"What is irrational is real, and what is real is irrational" , at least according to Pseudo-Hegel

As I’ve already stated elsewhere, and in reply to the recent question, “what is your endgame?”, the answer is clear: to overthrow the minimal self. SZ is not a disease.
For those who might have forgotten what the minimal self is:

1 Like

This is an inductive argument. That’s is all.

1 Like

I’m not really here to engage philosophically. I think that’s nice that you can feel open to it. Keep striving for a better life. Just be honest and critical of your opinions.

1 Like

I don’t think there’s anything to overthrow. Additionally, evolution here is better than a revolution.

1 Like


My rational self agrees with you, my not so rational doesn’t.

If you’re real self is really an illusion do you work a job and have them pay you in illusion money.

I will give you one real dollar to work for me 444,000 hours and I will also pay you 999,000 illusion dollars. Sounds like a good deal to me.

That’s not what the author is defending. People remain as real as before, but our ordinary common sense undersntading of self comes under scrutiny in the light of new evidence, and rightly so.

I always felt a sort of resort in Joseph Parnas and Dan Zahavis concept of the minimal self.
The flux between objects, interpersonal cause and effect, the retrospect dramatization of our own life and then these glimpse of an ownership, the mineness, just popping up here an now in the stream of being.

1 Like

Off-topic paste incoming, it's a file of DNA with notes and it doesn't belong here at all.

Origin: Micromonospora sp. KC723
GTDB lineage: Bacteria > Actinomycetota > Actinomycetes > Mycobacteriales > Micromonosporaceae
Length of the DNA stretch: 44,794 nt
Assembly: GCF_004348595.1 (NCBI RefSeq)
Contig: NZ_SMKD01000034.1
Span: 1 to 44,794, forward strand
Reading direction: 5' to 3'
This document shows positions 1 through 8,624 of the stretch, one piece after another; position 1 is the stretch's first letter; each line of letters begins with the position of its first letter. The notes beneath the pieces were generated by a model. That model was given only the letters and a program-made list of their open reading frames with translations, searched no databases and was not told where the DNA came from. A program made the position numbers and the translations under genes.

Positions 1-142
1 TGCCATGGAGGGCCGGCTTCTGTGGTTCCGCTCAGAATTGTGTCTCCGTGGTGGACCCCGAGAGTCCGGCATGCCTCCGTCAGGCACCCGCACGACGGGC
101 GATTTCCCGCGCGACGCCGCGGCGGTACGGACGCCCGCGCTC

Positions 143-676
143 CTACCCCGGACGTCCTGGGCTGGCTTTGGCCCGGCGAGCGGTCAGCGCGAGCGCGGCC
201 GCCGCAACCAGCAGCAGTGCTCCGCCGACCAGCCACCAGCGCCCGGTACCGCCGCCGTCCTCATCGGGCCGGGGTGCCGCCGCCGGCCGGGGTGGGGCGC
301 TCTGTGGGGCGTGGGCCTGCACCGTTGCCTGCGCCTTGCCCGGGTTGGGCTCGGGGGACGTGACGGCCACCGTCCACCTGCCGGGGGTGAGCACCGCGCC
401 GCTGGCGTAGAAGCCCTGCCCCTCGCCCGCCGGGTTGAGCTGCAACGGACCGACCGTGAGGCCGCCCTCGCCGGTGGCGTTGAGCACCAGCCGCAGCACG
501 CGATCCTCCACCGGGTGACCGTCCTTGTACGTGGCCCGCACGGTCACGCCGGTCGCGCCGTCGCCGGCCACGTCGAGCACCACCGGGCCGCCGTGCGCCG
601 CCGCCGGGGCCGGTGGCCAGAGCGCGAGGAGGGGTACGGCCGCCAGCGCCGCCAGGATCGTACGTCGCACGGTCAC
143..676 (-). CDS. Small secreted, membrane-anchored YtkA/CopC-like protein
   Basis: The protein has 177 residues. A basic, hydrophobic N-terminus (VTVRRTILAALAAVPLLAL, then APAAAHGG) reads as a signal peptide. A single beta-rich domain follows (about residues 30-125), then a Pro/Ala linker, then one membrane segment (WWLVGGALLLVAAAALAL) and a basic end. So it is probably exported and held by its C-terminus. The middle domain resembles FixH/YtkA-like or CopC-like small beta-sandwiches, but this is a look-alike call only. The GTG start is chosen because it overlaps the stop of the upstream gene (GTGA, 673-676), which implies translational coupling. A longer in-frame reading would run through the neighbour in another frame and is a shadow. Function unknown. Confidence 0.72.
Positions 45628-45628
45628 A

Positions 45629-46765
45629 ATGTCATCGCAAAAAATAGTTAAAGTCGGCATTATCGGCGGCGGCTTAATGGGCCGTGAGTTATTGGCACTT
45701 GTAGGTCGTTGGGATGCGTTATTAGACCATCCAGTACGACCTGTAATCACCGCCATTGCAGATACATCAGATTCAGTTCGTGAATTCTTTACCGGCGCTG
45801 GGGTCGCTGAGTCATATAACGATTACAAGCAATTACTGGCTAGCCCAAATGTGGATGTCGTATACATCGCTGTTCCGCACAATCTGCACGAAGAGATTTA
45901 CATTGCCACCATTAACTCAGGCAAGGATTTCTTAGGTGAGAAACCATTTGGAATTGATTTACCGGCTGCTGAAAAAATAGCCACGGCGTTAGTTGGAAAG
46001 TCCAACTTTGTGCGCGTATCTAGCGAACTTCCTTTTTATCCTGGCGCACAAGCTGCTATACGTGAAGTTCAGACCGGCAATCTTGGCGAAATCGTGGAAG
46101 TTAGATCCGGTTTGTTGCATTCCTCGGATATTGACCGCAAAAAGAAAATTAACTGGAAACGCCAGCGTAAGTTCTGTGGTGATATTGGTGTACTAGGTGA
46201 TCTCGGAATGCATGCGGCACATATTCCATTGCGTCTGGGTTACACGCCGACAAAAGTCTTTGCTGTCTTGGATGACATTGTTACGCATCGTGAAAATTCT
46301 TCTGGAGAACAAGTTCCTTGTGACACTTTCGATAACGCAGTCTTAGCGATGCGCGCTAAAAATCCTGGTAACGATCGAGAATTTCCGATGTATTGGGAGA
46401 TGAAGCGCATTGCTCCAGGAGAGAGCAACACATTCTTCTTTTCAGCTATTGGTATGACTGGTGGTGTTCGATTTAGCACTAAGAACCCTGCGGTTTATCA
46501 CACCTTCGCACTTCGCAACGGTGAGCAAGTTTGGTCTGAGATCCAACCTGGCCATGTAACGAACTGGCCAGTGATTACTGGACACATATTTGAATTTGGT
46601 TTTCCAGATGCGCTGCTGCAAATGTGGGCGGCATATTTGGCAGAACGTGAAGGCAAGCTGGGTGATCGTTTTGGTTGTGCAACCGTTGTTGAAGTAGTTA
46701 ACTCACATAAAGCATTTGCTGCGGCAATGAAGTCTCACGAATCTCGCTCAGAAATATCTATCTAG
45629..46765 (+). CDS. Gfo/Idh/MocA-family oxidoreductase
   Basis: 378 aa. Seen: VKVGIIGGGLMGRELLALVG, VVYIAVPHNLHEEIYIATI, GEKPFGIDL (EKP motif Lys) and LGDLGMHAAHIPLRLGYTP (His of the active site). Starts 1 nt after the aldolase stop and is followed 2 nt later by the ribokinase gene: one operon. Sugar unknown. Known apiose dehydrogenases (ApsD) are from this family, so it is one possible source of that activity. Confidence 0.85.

The title of the article is “the illusion of self,” but the whole article neglects to talk about that topic. Interesting.

A loud thought:

Some people, by some scholars, thinks that the minimal self (we alle carry around) is distorted in some patients they call “Schizophrenics.”

But what if the schizophrenics have a true glimpse of the Minimal Self other ppl carry around without noticing because they are too engulfed in the stream of thoughts and actions.

Then it’s the schizophrenics who have the true glimpse of being and therefore are in awe and fear of these glimpse of awakening.

I couldn’t agree more, and at this point I don’t know if it’s my rational or not-rational self doing the agreeing.

1 Like

Basically when something feels like it exists, but doesn’t stand up to scrutiny when examined and confronted, it actually doesn’t. It just feels that way. When you try to find the sense of self, there’s nothing to be found. It’s one of the experiences that turns some people away from meditation.

I don’t think Harris on the one hand and Zahavi etc on the other are disagreeing.

1 Like

Yes, but like with the issue of free will our mental a prioris are too resilient and completely embedded. That’s not to say that they cannot be challenged at all in some contexts, for example, the use of psychiatry to determine exculpatory circumstances in criminal cases.

This I didn’t know, I’ll look into that.

Also sometimes meditation shows some aspects of the mind that practitioners were not aware of before.

To be honest I’ve always been wary of meditation, I experienced ego death a few years ago and it wasn’t pretty.

It’s not for everyone. But wow. I’ll never reach that level as I am doing it rather casually.